We people watched, and the waiter brought us delicious fried potato appetizers, free gratis with our cocktail.  After taking some photos of the beautiful fountain and a bit more wandering, we returned to our hotel for what was to be a very long night in our very hard bed.

The next morning we woke to a darkened room with little light even though it was after 8AM.  We went downstairs to have a coffee and a croissant on the square before getting tickets at 10 am to climb the tower of the Civic building.

The Torre del Mangia inside the Public Palace in Piazza del Campo is the most recognizable landmark in town. To reach the top of the tower you have to climb 400 steps, but the views of the town and surrounding countryside are simply terrific. 400 steps..very few people.  Early morning when the tower first opened at 10 was the perfect time to do the classic climb.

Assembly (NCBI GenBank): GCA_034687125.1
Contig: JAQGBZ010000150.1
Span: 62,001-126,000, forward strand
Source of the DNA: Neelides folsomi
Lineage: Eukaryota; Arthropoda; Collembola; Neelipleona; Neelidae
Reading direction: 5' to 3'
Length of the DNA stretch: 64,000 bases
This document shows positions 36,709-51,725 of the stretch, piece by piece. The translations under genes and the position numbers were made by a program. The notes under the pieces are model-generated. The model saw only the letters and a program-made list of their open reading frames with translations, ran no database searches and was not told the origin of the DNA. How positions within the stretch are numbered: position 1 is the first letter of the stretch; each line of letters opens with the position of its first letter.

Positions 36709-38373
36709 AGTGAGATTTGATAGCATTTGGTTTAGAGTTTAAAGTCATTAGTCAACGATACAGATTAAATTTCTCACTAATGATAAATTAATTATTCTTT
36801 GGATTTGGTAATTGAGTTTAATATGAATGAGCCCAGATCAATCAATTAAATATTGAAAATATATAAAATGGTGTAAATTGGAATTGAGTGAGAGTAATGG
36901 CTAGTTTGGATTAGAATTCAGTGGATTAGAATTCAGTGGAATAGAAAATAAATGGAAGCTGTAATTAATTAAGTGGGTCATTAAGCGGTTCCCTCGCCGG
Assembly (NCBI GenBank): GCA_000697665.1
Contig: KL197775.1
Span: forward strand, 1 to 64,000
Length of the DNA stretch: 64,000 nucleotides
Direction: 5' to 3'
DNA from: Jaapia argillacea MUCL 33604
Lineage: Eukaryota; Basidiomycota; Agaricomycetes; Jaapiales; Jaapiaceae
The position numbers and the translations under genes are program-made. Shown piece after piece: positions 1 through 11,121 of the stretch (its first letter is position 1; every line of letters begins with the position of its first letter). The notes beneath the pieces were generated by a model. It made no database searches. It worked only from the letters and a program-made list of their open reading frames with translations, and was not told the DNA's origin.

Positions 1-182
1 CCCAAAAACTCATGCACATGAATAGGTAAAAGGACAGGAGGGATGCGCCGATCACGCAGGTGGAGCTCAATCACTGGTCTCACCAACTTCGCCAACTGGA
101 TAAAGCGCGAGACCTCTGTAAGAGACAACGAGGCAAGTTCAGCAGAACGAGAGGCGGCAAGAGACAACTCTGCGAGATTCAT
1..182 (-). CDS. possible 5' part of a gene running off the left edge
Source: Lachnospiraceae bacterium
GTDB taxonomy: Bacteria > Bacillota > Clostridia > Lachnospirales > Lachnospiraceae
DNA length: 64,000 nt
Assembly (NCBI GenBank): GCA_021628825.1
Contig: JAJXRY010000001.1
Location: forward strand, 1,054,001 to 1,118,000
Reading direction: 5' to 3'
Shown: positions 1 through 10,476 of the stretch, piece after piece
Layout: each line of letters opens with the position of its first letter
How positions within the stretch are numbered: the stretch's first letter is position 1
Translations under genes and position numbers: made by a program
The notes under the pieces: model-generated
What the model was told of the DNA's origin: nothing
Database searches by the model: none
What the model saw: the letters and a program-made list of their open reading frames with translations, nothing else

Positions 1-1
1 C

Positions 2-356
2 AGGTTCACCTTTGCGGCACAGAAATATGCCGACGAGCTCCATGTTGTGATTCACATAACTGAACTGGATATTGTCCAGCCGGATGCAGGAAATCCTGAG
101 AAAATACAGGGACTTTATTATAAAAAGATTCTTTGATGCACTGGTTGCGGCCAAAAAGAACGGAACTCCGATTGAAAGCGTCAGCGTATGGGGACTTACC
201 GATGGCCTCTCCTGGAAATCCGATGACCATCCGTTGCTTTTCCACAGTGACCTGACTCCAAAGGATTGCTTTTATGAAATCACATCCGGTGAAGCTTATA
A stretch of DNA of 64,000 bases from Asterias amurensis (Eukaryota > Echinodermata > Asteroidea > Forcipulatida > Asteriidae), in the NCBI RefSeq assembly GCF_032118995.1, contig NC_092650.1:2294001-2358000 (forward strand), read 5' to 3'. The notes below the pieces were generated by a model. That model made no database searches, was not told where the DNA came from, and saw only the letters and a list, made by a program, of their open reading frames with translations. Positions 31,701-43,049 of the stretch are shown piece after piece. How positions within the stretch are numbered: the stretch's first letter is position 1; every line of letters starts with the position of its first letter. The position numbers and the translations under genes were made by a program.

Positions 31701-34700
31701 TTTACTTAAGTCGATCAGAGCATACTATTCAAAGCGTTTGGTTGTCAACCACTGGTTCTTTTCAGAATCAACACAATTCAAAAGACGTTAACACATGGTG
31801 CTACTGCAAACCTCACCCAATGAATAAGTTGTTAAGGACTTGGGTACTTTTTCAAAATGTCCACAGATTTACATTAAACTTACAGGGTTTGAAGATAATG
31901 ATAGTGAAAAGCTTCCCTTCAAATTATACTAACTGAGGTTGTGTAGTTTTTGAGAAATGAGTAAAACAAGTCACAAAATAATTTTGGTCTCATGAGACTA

The climb was more dramatic than our previous climb of the Campanile in Florence.  The stairs in the tower were older, much more narrow, and the turns were much tighter.  We were incredibly happy that the foot traffic was light enough we didn’t have to pass too many people either going up or coming down.  I am pretty sure that this will be another memory of our trip to Italy that will stay imbedded in our minds for a very long time.

We had purchased the group ticket, which included seeing the civic museum, but after climbing the tower we had to make a decision.  We really wanted lunch.  For us at this moment it was more important than the museum, with the desire to have a dish of pici pasta more compelling than another museum.  The caveat was that we also wanted to get back to Florence before too late in the evening.